So, to keep you all updated, AQATSA stands at 43 chapters currently, and 264,445 words. (That's over 12,000 words cut from the first rough draft!)
I am almost exactly halfway through the first draft. My betas are doing an epic job almost keeping up with me. We're all of us together averaging about 3-4 chapters per week. So at the current rate, that means 5-7 weeks before I can say that the second draft is complete, with me and my betas having gone over every chapter.
At that point, any unresolved issues and bits I am still not happy with will have to be fixed.
So, I can say definitely AQATSA will not be "ready" before October at the very earliest, and probably more like November or December before I am confident enough to start posting chapters.
If that wait distresses you, I may as well warn you now that I do not intend to start writing book five immediately after I've finished the final draft of AQATSA. I have some other writing projects that have been on the back burner too long, so I need to take a break from AQ, reread the first four books myself, and do some serious planning for the next book. So, don't expect book five to be done in 2012.
Anyway, some readers have complained in the past that there isn't enough attention paid to Alexandra's schoolwork and what life is like at Charmbridge Academy. I tried to add a little more of that in AQATSA, despite the fact that there are more non-Charmbridge chapters in this book than in any previous ones. However, sometimes that extraneous detail just has to be.... cut.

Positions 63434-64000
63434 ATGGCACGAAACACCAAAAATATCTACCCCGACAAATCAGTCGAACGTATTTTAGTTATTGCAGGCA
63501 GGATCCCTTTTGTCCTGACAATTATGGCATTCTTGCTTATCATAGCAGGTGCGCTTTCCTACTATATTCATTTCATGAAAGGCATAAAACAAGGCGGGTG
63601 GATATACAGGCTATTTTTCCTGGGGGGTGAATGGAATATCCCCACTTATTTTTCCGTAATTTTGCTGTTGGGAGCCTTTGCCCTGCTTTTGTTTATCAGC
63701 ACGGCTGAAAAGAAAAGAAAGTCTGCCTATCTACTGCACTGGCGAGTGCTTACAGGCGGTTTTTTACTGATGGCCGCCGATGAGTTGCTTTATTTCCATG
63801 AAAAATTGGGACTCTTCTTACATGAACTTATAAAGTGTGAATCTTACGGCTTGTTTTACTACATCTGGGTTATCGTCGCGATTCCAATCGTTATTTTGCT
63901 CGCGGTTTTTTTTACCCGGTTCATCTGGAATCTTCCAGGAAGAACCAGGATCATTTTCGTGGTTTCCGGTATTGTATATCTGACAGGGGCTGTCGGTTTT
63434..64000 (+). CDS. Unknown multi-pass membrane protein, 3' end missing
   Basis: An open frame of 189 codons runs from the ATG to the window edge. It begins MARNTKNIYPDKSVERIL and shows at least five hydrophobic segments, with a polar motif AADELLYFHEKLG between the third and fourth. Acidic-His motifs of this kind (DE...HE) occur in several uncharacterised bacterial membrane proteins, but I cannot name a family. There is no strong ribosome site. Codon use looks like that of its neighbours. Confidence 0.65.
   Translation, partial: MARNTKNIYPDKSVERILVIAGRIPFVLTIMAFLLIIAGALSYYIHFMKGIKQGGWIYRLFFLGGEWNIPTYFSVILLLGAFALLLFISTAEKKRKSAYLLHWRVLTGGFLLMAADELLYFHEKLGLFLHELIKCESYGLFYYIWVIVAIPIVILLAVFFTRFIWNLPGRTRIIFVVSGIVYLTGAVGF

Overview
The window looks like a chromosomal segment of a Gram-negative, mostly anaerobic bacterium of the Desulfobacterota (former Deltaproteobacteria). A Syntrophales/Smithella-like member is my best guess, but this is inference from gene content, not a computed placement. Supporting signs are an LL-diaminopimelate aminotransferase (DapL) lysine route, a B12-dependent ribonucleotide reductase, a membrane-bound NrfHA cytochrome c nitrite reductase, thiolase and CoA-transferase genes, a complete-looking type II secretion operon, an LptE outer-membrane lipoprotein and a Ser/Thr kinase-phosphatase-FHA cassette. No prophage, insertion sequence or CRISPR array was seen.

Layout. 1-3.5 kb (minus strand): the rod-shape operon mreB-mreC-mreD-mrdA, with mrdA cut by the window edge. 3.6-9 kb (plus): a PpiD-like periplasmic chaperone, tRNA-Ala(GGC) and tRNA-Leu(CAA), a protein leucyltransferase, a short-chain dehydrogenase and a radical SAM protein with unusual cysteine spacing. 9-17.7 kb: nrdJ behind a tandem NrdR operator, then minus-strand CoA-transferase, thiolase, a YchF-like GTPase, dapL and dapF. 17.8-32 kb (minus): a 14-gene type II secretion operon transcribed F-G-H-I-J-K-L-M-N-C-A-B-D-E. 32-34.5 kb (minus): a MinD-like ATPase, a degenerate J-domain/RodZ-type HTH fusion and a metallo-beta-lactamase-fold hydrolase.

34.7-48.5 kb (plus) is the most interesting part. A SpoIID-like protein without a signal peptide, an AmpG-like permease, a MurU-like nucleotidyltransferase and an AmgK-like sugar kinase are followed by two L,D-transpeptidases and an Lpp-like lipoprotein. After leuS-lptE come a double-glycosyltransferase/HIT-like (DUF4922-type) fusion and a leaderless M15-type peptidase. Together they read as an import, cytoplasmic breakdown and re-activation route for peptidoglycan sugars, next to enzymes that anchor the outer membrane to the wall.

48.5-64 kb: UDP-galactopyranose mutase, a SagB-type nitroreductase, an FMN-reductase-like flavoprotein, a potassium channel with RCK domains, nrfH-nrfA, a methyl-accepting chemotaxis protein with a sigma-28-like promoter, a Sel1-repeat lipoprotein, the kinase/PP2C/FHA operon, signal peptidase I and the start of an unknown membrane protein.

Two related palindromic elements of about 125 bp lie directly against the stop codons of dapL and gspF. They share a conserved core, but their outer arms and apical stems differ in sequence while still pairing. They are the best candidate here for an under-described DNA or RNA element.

I got nearly identical comments from my betas about this scene: they liked it, but it didn't really serve any purpose. So, chop-chop (though I might change my mind and put it back in).
Anna, Constance, and Forbearance all entered the freshman essay contest, and Alexandra joined them in the Academic Magic Bowl. Mr. Calvert, the Dean of Ninth Grade, drew questions from a hat, conjured obscure items and Glyphs to identify, and wrote Arithmancy formulas on the board for students to solve.
Alexandra was doing fine until they got to potion identification. This portion of the Magic Bowl was administered by Mr. Grue, who watched from beneath his wiry black brows as the students poured drops from a rack of vials into flasks and beakers or mixed them with other magical substances in their cauldrons, testing reactions.
Of course students who took Advanced Potions would have an advantage here, Alexandra thought. She sniffed a potion vial containing a solution that was clear but refracted light into a greenish hue, went through the basic potion testing procedures she remembered from her three previous years in Mr. Grue's classes, and found herself stumped after applying every essential element she could to it in her cauldron.
“As I've always said, digging in herb gardens isn't much of an alchemical education,” Mr. Grue said to Dean Calvert. The dean sniffed.
“Why isn't testing knowledge of herbology part of the contest?” Alexandra asked.
“You are to remain silent, as per the rules of the competition, Miss Quick,” said the dean disapprovingly. “If you have a complaint about fairness, you may address it to me afterward.”
Alexandra was sure Mr. Grue's eyes glinted in satisfaction at having provoked her. Muttering angrily, she put her finger into the vial and then put her finger in her mouth.
“Quick!” Mr. Grue shouted. “That's not how you were taught to test potions! It could be poison, idiot girl!”
“Like you'd let us drink poison?” Alexandra tasted licorice and something medicinal, and wrote down her guess: 'Wakefulness Anti-Tonic.'
When she handed it to Mr. Grue, he tore it up. “Disqualified for violating safety procedures.” Behind her, Constance meekly handed a slip of paper to the teacher. Mr. Grue looked at it and grunted. “One point for Miss Pritchard, whichever one you are.”
Alexandra saw Constance's answer written on the slip: the same as hers. She bit her tongue while she and Constance left the room.